The message: ‘Come to Sonoma County and harvest the sun.’
By Andy Ferguson
(Editor’s note: This new column, Powering the Bottom Line, was developed in collaboration with the Sonoma County Climate Protection Campaign. This column and future ones will deal with how business can harness renewable energy resources.)
“We harvest the sun to make products,” says Jim Happ, president of Labcon in Petaluma. He radiates enthusiasm due to his company’s profitable adoption of solar powered manufacturing.
“I think the local business message should be ‘Come to Sonoma County and harvest the sun.’”
Labcon, a maker of plastic labware used in pharmaceutical and biotechnology laboratories, installed an 800 kilowatt solar panel array in 2011 to help power their injection molding production lines. The successful results led them to install another 73-kilowatt capacity system over their shipping dock within two years.
“Clean power is really good for business,” says Mr. Happ. “Besides big savings in production costs, we differentiate ourselves by being a green business. Our share in overseas markets has shot up as a result. In Japan, our business has grown 400 percent in two years because of the Fukushima nuclear disaster. They want to buy green. We’ve also gained an advantage in Germany, another tough market, because they are interested in buying from a clean tech supplier.”
Labcon’s green experience may serve as a model for businesses striving for a competitive edge. Whether in the manufacturing or service sectors, offering “green” sets a company apart, and is therefore becoming a part of many successful business strategies.
But even without the green marketing boost, using solar has paid handsomely for Labcon.
“Because of energy savings the whole thing really hasn’t cost us anything,” says Mr. Happ. “Our payback period is seven years. Then we’ll effectively be earning $15,000 per month in energy savings alone.”
Before they installed the solar array, Labcon embarked on an aggressive energy efficiency campaign, investing $5 million in new equipment that saved money on energy and turned out product faster. They cut their energy use per case of product by 60 percent and received a return on this investment in less than two years. The savings in production costs have helped them sell product in a competitive international market.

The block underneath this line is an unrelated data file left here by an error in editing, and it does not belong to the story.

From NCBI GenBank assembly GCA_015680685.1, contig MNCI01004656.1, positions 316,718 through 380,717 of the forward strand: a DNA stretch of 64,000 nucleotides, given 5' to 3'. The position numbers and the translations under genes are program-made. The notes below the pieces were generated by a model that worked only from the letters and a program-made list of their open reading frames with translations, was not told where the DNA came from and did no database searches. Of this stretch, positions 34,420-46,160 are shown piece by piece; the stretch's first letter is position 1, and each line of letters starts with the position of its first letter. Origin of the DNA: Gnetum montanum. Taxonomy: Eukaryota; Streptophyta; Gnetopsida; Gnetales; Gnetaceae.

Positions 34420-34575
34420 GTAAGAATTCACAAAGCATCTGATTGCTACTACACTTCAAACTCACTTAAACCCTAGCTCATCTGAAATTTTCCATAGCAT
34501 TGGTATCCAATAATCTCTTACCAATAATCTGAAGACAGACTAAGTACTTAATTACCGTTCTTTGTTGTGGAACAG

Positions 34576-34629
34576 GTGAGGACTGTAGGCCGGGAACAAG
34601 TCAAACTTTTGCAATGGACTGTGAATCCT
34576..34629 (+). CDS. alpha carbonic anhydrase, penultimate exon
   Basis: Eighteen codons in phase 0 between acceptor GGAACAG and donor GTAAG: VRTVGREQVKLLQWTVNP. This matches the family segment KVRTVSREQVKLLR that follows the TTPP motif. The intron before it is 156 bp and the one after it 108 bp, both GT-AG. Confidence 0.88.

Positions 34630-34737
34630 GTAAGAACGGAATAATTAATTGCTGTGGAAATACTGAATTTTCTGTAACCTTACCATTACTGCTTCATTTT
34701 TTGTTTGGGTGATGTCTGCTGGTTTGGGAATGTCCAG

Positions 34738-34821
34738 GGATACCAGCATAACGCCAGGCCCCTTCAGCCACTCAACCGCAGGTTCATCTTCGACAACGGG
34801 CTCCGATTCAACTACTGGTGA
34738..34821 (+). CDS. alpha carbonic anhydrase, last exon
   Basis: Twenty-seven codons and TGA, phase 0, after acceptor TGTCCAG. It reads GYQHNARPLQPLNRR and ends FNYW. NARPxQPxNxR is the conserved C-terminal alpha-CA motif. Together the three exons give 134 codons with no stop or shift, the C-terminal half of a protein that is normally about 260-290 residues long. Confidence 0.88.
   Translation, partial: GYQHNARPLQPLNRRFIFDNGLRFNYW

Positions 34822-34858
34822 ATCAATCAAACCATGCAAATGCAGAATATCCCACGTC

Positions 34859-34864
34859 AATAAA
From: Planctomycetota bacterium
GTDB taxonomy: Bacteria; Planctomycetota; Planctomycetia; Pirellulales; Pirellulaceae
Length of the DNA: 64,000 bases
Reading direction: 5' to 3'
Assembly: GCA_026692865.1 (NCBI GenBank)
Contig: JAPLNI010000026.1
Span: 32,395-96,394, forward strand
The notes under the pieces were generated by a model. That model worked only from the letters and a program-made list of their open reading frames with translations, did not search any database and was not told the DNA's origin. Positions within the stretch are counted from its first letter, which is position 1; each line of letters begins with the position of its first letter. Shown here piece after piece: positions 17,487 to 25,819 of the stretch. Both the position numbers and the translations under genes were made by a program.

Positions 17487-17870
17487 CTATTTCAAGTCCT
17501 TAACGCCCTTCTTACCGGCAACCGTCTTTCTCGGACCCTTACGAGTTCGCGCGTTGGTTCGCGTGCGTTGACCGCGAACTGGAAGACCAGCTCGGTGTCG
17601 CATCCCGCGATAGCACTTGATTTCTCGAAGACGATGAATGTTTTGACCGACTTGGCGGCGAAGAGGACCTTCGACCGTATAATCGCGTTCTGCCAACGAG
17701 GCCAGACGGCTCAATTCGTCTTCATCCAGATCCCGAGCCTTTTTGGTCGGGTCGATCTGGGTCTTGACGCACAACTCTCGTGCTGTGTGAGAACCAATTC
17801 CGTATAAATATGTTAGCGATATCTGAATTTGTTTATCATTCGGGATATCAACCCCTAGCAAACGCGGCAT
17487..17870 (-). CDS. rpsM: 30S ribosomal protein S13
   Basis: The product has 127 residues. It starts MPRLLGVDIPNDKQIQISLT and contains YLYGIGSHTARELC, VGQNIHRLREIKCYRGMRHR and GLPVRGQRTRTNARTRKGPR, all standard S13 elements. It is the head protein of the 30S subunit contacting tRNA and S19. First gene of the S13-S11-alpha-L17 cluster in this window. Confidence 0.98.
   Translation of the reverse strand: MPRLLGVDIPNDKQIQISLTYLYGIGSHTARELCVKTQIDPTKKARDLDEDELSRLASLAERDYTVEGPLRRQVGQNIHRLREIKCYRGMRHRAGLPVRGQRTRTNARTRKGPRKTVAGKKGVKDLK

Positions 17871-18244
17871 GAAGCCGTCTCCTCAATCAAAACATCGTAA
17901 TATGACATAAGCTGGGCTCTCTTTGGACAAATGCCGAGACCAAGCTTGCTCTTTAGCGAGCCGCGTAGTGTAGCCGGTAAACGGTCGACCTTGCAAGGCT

One key to Labcon’s success has been the tiered rate system that allows the company to utilize its own self-generated power during high rate daytime sunlight hours, then continue to operate machines at a reduced rate during off-peak hours when there is no sunshine on their panels.
“With a well designed feed-in rate, generating electricity could become an income stream for us. So the incentive to go green may be even greater in the future,” Mr. Happ said. The “feed in” rate is the amount the utility company pays Labcon for extra energy they generate.
Mr. Happ is following the development of Sonoma Clean Power with interest. He wants to know what incentives the local power authority will offer producers of excess power.
Even without such incentives installing solar panels can be a paying proposition, but there are certain conditions necessary to make the change to business energy self-sufficiency.
“You need to own your building. Obviously you’re not going to invest in a solar array for a building you are leasing,” says Mr. Happ.
Andy Ferguson is an international clean energy consultant, email@example.com. For information about this column, contact Barry Vesser of the Climate Protection Campaign, 707-525-1665, ext. 113, firstname.lastname@example.org.
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